if the action is to be extremal. 2.4.1. The electric current can be deﬁned as the variation of the ‘source’ action
w.r.t. the potential.
, S1 = Aµ j µ − det gdx
j µ − det g =
δ Aµ 2.5. The electric charge is the integral of electric current over a space-like
surface. A surface is space-like if its normal vector is time-like. The integral
Q = j ν − det gdSν is a scalar quantity equal to the total electric charge in that region of space. The
integral of the electric current on a surface whose normal is space-like has another
meaning: it is the ﬂux of electric charge through that surface.
3. The Stress Tensor
3.1. There is a tensor ﬁeld T µν whose integral over a space-like surface
P µ = T µν − det gdSν Thus T 00 is energy density and T i0 is momentum density. Of course, energy
density includes mass as well as all other forms of energy. What is the meaning of
the remaining components?
3.2. The integral over a surface with space-like normal is the total ﬂux
of energy or momentum across that surface. If an electromagnetic wave is
propagating through a region, it carries some energy and momentum across such
a surface. The component T ij is the amount of the ith component of momentum
carried across a small surface whose normal is pointed in the j th direction. This
can also be thought of the force felt on that surface per unit area (stress) . Also
T 0j is the energy carried across this surface, or the work being done by moving
that surface an inﬁnitesimal amount in the j th direction.
Thus the tensor T µν combines the mechanical notions of energy density, momentum density, stress into a single entity. GRAVITATION F10 4 3.3. The stress tensor is the variation of matter action w.r.t. the metric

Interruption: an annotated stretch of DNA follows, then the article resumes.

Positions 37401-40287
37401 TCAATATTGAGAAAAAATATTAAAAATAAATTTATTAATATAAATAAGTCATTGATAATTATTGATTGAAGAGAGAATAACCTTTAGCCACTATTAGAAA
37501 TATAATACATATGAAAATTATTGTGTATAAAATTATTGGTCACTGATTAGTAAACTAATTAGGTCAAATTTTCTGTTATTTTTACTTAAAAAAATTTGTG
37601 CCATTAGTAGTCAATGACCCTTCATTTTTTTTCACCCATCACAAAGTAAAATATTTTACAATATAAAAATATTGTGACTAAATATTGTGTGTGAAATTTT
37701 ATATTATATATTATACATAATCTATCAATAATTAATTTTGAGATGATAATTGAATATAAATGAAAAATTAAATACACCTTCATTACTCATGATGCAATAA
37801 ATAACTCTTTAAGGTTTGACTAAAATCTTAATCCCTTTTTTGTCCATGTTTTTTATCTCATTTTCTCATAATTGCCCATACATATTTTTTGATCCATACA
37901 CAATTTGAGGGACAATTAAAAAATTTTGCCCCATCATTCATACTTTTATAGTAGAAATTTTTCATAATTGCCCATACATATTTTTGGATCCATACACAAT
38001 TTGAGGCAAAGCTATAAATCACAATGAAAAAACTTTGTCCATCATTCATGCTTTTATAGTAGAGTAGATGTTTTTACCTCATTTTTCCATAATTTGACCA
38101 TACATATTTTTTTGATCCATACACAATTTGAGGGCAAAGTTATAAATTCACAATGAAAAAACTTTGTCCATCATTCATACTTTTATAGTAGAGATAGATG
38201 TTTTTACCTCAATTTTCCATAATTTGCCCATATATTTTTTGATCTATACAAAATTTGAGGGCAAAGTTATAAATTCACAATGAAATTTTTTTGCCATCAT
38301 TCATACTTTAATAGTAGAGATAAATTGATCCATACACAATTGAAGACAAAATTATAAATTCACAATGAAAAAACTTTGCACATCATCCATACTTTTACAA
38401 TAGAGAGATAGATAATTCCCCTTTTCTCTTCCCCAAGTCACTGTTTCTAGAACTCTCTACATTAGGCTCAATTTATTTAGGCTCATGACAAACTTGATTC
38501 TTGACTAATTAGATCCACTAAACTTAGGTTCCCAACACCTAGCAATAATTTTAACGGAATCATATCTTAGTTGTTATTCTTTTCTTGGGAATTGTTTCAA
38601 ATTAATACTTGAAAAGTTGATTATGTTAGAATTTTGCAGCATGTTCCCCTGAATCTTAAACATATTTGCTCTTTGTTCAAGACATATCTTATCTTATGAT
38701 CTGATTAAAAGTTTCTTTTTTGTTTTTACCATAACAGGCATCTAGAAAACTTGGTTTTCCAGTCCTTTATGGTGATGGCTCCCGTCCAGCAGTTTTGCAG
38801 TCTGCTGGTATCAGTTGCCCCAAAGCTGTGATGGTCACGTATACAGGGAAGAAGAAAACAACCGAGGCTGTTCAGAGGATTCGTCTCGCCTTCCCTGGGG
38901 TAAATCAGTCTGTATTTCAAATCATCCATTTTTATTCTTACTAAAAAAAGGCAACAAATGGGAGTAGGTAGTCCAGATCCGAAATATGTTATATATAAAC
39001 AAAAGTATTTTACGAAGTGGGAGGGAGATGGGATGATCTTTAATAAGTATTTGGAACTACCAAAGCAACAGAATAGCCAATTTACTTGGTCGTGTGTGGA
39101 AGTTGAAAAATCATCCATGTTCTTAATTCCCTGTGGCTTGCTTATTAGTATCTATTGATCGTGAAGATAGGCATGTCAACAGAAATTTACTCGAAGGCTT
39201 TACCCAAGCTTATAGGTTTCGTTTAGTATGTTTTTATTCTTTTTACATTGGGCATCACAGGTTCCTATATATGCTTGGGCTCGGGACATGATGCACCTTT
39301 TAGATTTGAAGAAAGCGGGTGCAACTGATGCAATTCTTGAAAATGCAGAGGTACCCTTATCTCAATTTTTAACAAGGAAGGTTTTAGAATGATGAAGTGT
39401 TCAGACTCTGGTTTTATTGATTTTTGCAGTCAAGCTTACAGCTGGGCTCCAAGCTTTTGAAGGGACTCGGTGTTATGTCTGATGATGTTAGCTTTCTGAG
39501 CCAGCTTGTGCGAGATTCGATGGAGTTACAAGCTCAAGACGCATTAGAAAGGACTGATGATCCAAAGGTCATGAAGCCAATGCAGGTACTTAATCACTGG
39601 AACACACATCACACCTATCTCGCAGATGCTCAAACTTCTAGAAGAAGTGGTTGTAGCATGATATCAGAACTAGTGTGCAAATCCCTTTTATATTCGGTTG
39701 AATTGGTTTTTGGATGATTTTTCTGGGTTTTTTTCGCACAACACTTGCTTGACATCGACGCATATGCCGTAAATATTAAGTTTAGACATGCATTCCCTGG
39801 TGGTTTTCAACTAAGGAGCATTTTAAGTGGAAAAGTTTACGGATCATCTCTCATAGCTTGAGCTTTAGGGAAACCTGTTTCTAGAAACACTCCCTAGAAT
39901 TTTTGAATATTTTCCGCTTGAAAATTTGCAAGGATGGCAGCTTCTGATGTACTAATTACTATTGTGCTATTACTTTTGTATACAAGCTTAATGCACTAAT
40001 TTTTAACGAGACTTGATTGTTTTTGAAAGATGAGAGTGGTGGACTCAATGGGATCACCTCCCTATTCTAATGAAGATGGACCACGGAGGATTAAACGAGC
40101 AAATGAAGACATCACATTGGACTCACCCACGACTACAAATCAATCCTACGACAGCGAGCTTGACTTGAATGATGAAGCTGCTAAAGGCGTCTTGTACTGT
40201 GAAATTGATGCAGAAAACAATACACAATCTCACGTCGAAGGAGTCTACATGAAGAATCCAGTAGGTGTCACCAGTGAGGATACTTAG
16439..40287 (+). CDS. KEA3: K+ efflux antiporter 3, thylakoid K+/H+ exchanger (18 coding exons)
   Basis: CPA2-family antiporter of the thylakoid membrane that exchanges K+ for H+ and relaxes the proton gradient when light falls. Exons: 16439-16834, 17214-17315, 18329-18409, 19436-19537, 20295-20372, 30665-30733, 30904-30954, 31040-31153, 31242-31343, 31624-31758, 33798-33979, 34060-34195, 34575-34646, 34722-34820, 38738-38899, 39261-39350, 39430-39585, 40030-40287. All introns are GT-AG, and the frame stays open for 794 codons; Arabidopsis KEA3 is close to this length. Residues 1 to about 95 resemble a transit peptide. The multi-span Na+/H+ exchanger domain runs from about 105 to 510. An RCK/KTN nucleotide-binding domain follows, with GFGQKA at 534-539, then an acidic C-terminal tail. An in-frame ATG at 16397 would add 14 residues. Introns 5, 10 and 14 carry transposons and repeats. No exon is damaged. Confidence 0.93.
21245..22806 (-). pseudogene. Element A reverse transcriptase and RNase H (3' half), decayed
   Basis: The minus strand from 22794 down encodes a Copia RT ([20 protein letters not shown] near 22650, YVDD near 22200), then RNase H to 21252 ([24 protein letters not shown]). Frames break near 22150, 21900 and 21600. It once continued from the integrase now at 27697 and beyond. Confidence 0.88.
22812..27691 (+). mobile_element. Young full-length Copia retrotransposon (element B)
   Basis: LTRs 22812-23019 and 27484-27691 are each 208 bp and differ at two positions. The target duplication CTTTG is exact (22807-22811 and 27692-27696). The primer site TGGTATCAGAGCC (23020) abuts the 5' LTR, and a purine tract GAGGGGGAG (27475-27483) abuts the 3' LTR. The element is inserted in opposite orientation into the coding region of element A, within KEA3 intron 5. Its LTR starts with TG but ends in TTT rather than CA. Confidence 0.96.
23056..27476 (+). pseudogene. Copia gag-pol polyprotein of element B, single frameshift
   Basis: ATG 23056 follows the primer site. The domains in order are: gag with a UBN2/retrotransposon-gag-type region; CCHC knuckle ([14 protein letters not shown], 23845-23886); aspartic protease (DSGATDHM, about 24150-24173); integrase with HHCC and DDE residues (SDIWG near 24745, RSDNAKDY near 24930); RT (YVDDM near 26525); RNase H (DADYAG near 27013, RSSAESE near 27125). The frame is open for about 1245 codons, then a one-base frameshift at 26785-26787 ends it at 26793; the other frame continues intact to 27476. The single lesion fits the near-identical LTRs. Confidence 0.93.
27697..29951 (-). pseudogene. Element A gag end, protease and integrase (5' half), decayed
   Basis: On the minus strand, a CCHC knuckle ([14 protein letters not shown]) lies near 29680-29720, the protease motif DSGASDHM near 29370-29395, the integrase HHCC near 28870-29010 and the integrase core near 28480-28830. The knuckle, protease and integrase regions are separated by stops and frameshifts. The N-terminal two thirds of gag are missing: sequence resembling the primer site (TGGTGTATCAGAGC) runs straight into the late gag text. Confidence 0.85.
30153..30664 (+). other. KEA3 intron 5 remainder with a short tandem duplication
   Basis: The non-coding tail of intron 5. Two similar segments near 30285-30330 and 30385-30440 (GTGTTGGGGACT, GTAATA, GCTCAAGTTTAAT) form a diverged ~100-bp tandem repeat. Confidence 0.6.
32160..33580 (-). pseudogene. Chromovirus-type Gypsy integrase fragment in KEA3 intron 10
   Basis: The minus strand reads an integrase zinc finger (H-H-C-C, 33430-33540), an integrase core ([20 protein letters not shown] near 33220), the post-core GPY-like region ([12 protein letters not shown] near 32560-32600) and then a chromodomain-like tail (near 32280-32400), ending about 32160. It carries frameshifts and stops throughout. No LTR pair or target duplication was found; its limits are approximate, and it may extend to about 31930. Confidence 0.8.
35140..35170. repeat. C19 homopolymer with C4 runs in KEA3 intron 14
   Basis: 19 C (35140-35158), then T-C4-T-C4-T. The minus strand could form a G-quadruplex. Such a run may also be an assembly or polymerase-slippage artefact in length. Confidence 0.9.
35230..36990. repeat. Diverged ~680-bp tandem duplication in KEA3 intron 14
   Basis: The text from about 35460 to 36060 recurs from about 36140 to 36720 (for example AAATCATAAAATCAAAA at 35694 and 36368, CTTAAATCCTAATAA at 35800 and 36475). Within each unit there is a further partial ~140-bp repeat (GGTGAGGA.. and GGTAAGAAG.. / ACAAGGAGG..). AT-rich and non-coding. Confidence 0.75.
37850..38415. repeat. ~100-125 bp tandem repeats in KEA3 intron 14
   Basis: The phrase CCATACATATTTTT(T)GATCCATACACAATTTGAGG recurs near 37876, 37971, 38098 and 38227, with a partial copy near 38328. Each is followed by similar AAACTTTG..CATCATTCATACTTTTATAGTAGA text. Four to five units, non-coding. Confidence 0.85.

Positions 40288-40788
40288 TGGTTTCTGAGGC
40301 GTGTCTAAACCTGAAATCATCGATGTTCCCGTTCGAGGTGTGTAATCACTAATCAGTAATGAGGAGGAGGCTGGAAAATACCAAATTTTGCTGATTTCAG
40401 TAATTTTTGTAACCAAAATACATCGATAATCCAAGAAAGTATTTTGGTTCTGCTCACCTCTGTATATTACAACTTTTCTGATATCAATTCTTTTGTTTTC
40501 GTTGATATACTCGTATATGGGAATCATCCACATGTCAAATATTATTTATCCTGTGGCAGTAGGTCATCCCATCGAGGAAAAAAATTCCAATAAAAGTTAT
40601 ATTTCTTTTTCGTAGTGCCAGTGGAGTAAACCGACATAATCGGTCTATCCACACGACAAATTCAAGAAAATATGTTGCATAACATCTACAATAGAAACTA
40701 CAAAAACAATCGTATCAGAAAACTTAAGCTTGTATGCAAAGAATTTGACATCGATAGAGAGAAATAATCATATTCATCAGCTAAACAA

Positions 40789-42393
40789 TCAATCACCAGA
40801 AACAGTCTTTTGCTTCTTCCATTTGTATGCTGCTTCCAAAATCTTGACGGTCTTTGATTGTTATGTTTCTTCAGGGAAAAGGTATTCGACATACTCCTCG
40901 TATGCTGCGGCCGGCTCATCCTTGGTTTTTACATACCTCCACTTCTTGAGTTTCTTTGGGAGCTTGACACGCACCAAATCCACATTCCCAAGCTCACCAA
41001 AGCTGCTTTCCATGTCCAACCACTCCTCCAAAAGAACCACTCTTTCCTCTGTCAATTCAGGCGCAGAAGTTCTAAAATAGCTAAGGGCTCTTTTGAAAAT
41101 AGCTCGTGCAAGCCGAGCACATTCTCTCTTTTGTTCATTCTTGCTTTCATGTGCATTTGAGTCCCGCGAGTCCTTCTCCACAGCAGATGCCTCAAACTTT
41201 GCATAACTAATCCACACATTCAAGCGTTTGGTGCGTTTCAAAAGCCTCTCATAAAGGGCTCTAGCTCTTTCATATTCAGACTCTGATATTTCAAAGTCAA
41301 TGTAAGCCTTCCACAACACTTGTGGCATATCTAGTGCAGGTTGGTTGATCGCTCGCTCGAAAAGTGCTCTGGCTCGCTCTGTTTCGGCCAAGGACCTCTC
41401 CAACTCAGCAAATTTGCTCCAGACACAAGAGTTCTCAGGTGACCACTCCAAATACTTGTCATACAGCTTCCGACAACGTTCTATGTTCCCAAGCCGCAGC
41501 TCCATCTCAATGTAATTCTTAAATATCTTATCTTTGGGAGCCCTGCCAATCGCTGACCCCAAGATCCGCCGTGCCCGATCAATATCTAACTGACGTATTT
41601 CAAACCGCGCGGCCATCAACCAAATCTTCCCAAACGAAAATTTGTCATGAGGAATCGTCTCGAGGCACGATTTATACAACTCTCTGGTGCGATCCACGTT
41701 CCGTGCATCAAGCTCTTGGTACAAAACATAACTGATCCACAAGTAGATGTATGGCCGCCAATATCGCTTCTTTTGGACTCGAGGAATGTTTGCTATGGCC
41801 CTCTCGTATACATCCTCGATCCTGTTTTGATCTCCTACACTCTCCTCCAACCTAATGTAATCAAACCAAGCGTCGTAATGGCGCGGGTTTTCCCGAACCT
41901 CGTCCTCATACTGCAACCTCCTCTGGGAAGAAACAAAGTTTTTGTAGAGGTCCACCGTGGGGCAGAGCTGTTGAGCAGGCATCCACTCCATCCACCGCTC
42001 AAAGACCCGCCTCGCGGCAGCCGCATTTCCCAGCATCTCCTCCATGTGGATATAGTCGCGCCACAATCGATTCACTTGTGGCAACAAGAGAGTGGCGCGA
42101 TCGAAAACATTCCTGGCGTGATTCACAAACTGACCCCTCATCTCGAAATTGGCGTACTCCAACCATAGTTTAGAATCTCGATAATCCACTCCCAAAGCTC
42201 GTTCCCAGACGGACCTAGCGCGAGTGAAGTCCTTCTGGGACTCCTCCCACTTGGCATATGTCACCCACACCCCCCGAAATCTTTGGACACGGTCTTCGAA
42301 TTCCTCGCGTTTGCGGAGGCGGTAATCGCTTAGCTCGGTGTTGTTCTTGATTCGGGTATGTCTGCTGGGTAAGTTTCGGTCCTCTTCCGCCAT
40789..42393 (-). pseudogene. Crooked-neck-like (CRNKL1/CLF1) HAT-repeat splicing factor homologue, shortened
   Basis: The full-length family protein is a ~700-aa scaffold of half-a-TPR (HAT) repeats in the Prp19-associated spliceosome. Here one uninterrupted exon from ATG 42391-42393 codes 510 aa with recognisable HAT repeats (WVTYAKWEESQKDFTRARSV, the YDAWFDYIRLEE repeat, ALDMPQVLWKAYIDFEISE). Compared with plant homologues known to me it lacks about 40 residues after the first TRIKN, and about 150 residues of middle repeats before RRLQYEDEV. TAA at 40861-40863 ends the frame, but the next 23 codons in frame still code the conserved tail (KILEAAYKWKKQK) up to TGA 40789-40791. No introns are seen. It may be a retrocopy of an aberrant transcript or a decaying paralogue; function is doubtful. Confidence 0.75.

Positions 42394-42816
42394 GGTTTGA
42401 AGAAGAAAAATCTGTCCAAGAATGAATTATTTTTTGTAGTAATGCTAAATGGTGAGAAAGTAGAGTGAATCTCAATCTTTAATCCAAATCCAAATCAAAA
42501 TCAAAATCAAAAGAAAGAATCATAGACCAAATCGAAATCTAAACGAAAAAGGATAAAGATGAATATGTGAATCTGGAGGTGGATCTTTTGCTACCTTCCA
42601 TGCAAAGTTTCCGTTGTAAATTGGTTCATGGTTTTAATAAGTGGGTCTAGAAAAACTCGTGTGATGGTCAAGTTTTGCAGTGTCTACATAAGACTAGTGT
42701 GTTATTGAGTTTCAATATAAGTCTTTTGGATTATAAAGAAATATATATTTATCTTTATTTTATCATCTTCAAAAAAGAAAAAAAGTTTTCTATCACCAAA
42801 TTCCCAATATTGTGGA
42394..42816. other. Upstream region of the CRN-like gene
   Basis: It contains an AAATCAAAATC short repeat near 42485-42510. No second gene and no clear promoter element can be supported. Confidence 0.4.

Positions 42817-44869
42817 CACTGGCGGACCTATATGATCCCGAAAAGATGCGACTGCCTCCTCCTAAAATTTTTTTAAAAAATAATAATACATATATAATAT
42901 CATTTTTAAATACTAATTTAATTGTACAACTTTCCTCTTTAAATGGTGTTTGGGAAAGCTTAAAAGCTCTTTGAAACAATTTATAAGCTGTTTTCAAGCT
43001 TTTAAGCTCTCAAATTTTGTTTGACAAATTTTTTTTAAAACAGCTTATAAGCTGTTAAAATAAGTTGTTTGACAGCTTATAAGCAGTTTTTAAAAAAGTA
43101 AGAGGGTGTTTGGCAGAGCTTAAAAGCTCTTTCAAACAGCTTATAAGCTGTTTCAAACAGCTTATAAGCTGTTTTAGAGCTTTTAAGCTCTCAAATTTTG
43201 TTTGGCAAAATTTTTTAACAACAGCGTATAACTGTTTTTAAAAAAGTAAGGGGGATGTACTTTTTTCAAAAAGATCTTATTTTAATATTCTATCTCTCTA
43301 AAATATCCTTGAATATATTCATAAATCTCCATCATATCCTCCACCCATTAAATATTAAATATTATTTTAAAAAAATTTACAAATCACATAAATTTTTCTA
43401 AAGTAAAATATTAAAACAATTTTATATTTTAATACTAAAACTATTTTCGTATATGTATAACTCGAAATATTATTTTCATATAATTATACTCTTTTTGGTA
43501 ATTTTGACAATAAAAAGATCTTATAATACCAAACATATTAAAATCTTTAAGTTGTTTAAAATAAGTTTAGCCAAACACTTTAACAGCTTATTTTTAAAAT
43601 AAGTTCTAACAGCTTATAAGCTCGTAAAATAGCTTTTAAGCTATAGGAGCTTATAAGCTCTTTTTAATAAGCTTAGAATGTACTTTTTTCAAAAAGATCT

tensor. The energy and momentum denisty of matter, including the e.m. ﬁeld is
the source of gravity. So the variation w.r.t. gµν will give the stress tensor.
It follows that − det g = δ Sm
δ g µν 3.4. The tensor ﬁeld T µν is symmetric.
3.5. The stress tensor of a massless scalar ﬁeld follows from its action.
g µν − det g ∂µ φ∂ν φdx
Recall that δ log det g = δ tr log g = g µν δ gµν
It is actually a bit more convenient to vary w.r.t. the inverse matrix g µν
δ log det g = −gµν δ g µν , =⇒ δ
δ Sφ =
and ˆ δg µν
− det g = −
− det ggµν δ g µν
∂µ φ∂ν φ − gµν g ∂ρ φ∂σ φ
− det gdx
Tµν = ∂µ φ∂ν φ − gµν g ρσ ∂ρ φ∂σ φ
3.5.1. The energy density is positive in Minkowski space.
[∂0 φ] + [ ∂i φ]
3.6. The ﬁeld equations imply that the stress tensor is conserved.
D µ T µν = 0
Dµ ∂µ φ∂ν φ − gµν g ρσ ∂ρ φ∂σ φ = ∂µ φDµ ∂ν φ − gµν g ρσ Dµ [∂ρ φ∂σ φ]
g ρσ Dν [∂ρ φ∂σ φ] = 2g ρσ [Dρ Dν φ] ∂σ φ = 2 [Dµ ∂ν φ] ∂µ φ
so that the two terms cancel. GRAVITATION F10 5 3.7. The stress-tensor of the electromagnetic ﬁeld also can be computed
from its action. Ignoring sources for now,
Fµν Fρσ g µρ g νσ − det gdx
Fµν Fρσ g δ g
− det gdx −
Fµν Fρσ g µρ g νσ − det ggαβ δ g αβ dx
Fµρ Fνσ g ρσ − gµν g ρσ g β Fρα Fσβ
3.7.1. The energy density T00 and momentum density T0i in ﬂat space are familiar
E + B d x,
E × Bd 3 x
Tµν = 3.8. Conservation of the stress tensor follows from Maxwell’s equations.
D µ T µν = 0
3.8.1. The stress tensor of the electromagnetic ﬁeld is also traceless.
g µν Tµν = 0 ...